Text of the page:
Main Entry: 1leg·a·cy
Inflected Form(s): plural leg·a·cies
Etymology: Middle English legacie office of a legate, bequest, from Anglo-French or Medieval Latin; Anglo-French, office of a legate, from Medieval Latin legatia, from Latin legatus
Date: 15th century
1 : a gift by will especially of money or other personal property : bequest
2 : something transmitted by or received from an ancestor or predecessor or from the past <the legacy of the ancient philosophers>
My friend Junior writes:
I’m proposing, my fellow Christian brother and sister bloggers, that we do a week of “Legacy Posts”. That is, a week of posts on topics important to us, that we wish everyone knew.
Have you ever thought or said, “If there’s one thing I want you to know it’s ….” or, “If you get one thing from me it’s…”?
What message(s) are you wanting to get across? What’s is that one thing (or things) you want to share with everybody, something you wish everyone knew.
I am frequently challenged by things that he posts on Twitter and Facebook (as well as his blog). I have also been thinking a whole lot this summer about these sorts of things. So I am going to take him up on the challenge. Beginning August 24th (my first week of classes), I am going to run a series of posts about Legacy-building.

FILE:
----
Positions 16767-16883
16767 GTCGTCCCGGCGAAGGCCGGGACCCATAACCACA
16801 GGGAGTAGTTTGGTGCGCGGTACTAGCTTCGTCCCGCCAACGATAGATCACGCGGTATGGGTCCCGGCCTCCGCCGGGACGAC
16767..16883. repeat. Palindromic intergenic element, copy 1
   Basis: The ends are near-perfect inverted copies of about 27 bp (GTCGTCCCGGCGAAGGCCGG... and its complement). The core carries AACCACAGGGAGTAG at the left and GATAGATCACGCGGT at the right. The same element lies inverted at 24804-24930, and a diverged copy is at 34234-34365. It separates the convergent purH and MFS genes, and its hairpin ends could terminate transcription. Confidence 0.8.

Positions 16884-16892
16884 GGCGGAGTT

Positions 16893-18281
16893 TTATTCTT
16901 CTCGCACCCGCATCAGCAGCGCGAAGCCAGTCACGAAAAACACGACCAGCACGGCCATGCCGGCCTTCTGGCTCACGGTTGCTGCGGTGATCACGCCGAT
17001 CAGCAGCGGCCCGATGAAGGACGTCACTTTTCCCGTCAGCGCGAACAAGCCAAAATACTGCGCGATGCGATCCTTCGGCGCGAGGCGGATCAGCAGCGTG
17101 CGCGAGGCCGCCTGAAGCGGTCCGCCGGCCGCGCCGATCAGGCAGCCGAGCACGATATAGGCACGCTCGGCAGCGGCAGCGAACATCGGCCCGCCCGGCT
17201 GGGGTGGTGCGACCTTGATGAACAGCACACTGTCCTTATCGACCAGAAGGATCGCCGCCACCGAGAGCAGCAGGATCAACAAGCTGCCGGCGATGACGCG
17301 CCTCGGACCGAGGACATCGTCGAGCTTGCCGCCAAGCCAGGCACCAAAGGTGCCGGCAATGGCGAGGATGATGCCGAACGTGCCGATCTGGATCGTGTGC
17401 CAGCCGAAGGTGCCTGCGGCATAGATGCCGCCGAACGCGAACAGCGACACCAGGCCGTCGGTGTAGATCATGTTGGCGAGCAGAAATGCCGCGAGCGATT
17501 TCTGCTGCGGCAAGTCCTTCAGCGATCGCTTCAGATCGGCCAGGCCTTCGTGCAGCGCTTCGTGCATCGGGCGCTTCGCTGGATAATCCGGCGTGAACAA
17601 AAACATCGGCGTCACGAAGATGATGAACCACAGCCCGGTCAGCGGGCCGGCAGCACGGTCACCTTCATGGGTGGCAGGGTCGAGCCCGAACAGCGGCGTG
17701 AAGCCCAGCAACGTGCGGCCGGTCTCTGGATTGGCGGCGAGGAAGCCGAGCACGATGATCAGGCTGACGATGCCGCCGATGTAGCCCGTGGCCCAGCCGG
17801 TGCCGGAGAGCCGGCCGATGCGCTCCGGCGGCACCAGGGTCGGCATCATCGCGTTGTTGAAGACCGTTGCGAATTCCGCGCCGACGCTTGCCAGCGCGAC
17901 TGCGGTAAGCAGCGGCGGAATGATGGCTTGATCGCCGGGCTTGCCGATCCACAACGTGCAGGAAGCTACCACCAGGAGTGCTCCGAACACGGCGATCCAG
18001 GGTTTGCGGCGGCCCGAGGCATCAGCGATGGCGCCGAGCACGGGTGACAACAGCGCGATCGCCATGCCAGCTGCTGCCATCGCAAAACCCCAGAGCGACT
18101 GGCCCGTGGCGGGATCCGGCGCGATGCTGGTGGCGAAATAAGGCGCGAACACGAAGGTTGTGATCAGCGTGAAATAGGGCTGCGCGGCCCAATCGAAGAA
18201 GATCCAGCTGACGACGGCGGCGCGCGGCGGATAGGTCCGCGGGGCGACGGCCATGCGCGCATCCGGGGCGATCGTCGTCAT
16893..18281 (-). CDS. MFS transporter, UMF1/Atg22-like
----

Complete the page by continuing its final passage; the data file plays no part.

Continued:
For me, the legacy that I leave is not isolated to the classroom. In fact, the classroom (and other public performances as a band director) is merely the outward representation of the inward legacy-building things that I do personally. The mere fact that someone is great at imparting knowledge to students is not enough to solidify a legacy. I could go on more, but I need to plan out and write my posts for the futre.
Anyway, I saw his post, thought I would get my mind working on the project, and invite any of my 1,100+ readers to join the project as well.
To get us off to a start, what are some things that you consider vital to anyone who is interested in leaving a legacy in their field?